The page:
Before a radical Australian government made immigration entry non-discriminatory, a few Asians had been admitted, on a case-by-case basis. A handful were spouses. The majority were doctors, off-setting a shortage established by (reputedly) the most powerful union in the country. However, by keeping a heavy hand across the door giving access to entrants from the Indian sub-continent, for about 20 years, it was the East Asians (preferably Christian) who had priority of entry.
Ironically, as I read about 10 years ago, a researcher had found that the highest income-earners among the Asian immigrants in Australia were those from the Indian sub-continent! However, in terms of family objectives, Asians from the Mediterranean Sea to the Sea of Japan (as well as Australian indigenes) valued education highest. Is that really surprising, considering the extent and quality of the literature, especially the poetry and the philosophies, produced by the civilisations of Asia? Indeed, did not all the major religions of mankind arise in Asia?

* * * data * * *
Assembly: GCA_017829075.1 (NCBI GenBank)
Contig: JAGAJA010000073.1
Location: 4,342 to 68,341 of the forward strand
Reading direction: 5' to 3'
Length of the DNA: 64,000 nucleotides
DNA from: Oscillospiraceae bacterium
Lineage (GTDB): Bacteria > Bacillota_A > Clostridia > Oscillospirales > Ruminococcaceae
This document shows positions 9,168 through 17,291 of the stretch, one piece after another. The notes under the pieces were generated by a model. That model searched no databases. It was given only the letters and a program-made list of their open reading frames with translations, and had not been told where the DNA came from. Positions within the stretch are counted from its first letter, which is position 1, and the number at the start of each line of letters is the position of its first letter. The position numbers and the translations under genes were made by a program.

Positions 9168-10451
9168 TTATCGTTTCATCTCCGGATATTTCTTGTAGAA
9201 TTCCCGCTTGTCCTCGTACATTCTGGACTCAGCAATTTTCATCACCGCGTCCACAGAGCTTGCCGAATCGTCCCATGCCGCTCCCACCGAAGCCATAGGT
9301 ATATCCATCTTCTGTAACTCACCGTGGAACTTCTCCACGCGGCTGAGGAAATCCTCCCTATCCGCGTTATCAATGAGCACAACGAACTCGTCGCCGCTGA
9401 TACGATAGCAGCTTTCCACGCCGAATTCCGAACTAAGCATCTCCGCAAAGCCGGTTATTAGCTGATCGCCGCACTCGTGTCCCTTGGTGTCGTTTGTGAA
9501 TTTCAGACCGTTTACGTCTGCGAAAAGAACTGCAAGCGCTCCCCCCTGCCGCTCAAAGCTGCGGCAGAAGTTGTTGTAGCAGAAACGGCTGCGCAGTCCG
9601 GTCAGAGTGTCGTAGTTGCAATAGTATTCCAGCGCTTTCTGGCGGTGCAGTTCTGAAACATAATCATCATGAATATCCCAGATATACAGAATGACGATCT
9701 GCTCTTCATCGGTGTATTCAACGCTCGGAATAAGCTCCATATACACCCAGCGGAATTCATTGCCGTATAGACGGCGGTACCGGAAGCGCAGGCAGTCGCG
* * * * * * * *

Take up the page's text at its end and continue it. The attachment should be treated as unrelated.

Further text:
Whatever their skin colour and religious affiliation, Asian students in Australia began to top academic lists. And that was because they worked hard, very hard. I once saw a 4-year old boy, sitting on his mother’s hip in order to see better, reading a plaque written in English in a building in Singapore. I compared him with my granddaughter who could not read even near the end of 2 school years.
Asian students then became criticised in the media for not being ‘well-rounded.’ It was claimed that they did not participate in sport, as they should. This reminded me of an assertion by one of our senior politicians, under Parliamentary privilege, that a Sri Lankan bowler was a ‘chucker,’ presumably because Australia’s top batsman could not cope with him. Is it not futile to tell an immigrant, or the children of immigrants, not to study as hard as they do? One studies hard to ensure success and to overcome any possible deficiencies in equal opportunity provisions.
Is it significant that the offspring of the post-war non-English speaking European immigrants have been reported to have done better materially in life than their Anglo-Celt cohort? Education does pay! And we should thank our school teachers for assisting those who seek to learn to do so, apart from breaking down inherited prejudice of all kinds, especially skin colour prejudice!
As for other prejudices, personally, I hate beetroot because of its colour. Yet I like purple, to the point of owning a car coloured ‘lilac mist.’